The New York Times
Fannie Mae and Freddie Mac recently extended their foreclosure forbearance programs to give short-term aid to unemployed homeowners, but housing counselors warn that these borrowers will need to look at longer-term solutions.
Making sense of the story
- In a forbearance program, a lender agrees not to foreclose on a property and gives the borrower several months’ grace from or reduction in monthly mortgage payments. The programs work best for temporary setbacks, like job loss, health problems, or natural disasters.
- There are drawbacks to the forbearances though. The most-significant drawback is a larger total debt from the smaller payments. The unpaid balance continues to increase during this time.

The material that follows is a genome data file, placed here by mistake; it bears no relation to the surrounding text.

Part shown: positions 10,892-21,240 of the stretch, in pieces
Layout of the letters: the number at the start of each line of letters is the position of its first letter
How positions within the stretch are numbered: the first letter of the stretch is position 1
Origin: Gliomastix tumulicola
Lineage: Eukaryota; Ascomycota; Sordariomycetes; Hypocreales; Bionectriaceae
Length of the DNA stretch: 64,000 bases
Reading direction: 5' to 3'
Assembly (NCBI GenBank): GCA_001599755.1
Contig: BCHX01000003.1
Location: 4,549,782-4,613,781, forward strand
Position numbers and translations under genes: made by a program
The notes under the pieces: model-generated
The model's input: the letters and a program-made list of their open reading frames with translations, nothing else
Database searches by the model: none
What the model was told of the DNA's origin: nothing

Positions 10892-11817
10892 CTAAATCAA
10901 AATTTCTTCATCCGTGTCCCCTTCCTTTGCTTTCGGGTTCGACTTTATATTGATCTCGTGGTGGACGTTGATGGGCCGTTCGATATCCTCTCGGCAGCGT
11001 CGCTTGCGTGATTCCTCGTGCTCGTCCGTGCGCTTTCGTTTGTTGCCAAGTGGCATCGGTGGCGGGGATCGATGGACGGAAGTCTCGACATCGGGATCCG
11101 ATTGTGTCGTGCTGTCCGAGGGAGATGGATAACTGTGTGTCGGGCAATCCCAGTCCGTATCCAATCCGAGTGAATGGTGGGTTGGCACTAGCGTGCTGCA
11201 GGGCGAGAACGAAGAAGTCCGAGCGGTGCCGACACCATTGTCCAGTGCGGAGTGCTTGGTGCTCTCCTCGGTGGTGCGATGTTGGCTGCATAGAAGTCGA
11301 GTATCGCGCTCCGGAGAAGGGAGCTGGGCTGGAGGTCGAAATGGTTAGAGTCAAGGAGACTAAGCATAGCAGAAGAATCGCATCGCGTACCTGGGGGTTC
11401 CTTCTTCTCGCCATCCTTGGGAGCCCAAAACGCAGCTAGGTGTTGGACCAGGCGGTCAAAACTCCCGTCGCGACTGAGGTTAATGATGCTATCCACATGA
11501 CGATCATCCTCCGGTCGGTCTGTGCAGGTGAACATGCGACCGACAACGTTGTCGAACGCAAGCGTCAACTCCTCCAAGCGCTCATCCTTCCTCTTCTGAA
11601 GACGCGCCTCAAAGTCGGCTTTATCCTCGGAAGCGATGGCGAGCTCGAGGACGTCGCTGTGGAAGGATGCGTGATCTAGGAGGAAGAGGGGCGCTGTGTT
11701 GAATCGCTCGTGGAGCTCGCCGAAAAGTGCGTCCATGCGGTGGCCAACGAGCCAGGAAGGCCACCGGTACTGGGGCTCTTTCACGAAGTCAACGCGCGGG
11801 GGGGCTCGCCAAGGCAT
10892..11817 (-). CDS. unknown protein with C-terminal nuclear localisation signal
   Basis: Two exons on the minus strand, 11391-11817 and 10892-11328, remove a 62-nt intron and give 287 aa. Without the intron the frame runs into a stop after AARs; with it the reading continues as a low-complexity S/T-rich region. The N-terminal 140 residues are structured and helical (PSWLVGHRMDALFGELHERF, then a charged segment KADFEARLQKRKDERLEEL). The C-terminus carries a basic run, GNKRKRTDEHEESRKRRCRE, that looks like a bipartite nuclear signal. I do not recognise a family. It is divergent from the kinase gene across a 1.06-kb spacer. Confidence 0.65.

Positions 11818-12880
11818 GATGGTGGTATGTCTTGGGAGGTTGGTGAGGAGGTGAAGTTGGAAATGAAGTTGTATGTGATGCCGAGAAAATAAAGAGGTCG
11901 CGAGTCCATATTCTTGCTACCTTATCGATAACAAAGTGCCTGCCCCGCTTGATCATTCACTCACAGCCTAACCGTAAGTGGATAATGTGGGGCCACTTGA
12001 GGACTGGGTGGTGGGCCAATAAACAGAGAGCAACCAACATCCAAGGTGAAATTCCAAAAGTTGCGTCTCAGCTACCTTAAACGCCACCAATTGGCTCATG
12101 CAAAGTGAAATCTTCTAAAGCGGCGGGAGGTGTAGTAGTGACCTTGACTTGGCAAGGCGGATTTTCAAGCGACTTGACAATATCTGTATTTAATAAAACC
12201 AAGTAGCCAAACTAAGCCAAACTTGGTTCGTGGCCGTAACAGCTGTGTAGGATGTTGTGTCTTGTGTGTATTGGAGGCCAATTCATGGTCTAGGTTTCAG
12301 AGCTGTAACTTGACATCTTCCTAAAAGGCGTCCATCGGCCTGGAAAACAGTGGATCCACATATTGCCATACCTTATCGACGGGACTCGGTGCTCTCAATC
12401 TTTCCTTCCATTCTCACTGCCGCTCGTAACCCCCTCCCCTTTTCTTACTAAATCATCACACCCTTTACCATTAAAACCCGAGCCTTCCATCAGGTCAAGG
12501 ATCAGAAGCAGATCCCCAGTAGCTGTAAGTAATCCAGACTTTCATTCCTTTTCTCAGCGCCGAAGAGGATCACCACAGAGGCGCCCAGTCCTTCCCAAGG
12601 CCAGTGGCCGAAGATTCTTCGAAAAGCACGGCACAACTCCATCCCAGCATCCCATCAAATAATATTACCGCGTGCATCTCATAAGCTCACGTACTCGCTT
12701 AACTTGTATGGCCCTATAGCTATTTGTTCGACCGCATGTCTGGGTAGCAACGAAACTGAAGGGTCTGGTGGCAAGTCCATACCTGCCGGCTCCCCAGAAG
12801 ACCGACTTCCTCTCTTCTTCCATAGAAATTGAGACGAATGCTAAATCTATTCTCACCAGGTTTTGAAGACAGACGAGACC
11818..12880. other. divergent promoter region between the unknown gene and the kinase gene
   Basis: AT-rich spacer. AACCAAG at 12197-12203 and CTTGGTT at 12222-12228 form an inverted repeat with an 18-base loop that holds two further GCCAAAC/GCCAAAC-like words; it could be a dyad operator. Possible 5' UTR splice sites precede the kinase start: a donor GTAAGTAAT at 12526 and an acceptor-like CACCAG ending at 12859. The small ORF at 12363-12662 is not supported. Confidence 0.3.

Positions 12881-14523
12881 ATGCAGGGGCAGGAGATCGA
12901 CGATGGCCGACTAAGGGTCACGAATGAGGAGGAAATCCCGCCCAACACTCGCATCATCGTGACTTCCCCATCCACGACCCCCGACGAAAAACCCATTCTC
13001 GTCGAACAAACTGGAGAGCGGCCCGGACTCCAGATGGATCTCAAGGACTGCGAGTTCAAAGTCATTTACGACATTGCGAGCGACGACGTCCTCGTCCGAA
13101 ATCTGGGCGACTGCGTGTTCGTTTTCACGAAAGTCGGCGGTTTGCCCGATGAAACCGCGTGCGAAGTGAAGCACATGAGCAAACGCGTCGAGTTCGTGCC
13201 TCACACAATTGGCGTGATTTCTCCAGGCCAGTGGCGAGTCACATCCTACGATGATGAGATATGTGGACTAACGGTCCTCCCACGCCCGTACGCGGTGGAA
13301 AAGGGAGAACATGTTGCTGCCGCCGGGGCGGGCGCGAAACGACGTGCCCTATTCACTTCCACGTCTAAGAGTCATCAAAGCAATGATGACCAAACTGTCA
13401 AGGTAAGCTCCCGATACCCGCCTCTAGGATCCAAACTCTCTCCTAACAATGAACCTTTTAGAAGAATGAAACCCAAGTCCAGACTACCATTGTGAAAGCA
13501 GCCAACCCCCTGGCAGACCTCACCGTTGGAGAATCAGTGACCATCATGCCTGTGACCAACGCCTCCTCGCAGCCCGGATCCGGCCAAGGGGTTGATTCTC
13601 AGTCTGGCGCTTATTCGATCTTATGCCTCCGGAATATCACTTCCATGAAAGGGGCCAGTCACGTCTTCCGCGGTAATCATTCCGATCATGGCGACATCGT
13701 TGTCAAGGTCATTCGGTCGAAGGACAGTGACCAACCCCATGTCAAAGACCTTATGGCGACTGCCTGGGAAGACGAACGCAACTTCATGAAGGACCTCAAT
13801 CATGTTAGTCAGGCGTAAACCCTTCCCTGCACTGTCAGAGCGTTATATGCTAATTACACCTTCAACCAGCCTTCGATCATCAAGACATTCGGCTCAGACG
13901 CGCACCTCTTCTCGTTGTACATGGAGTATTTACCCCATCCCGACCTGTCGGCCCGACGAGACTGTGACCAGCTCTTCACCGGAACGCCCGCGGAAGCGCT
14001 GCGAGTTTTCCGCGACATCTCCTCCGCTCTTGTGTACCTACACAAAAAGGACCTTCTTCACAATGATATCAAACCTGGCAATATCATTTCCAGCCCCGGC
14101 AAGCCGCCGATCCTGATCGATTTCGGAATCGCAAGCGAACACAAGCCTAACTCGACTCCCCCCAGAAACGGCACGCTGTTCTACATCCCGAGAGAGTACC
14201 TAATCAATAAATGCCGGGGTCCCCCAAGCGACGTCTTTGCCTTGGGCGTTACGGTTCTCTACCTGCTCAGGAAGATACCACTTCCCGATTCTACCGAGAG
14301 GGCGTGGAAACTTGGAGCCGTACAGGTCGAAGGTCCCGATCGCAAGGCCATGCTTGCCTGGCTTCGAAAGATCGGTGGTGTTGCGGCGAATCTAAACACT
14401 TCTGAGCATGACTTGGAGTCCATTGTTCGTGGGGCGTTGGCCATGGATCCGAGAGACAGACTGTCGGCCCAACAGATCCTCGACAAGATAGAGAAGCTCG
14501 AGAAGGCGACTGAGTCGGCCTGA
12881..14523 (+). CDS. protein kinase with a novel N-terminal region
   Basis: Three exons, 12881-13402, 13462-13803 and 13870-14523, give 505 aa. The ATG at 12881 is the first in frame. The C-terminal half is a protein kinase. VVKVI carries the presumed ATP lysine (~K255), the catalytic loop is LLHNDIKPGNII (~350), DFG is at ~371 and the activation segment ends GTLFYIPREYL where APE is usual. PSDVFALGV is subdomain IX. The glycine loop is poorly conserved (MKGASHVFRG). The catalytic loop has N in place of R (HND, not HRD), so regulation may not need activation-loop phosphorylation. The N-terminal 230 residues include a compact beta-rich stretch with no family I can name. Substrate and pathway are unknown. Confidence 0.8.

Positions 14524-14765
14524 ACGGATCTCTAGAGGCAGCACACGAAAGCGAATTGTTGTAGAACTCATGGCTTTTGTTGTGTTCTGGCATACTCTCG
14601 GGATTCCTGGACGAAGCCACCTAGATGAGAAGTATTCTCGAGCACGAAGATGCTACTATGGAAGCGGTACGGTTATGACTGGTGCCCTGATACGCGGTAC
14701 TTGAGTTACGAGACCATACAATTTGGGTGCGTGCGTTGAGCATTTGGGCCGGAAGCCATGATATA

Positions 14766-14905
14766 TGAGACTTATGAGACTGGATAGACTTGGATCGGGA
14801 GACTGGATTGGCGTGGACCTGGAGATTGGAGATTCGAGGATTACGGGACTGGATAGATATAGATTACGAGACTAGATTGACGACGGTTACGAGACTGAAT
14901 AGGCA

- The new temporary mortgage payment is often set to 31 percent of the household income; in some cases lenders agree to accept no payments. Fannie Mae’s extended unemployment program, first offered in the fall of 2010, limits any nonpayment or other forbearance plans to one year, with the second six months requiring approval by both Fannie Mae and the lender.
- However, even with the program in place, the lender could still report a mortgage as delinquent, which could adversely affect the borrower’s credit score.
- Because some agreements add onerous term and conditions, homeowners should also consult with a housing counselor certified by the Dept. of Housing and Urban Development.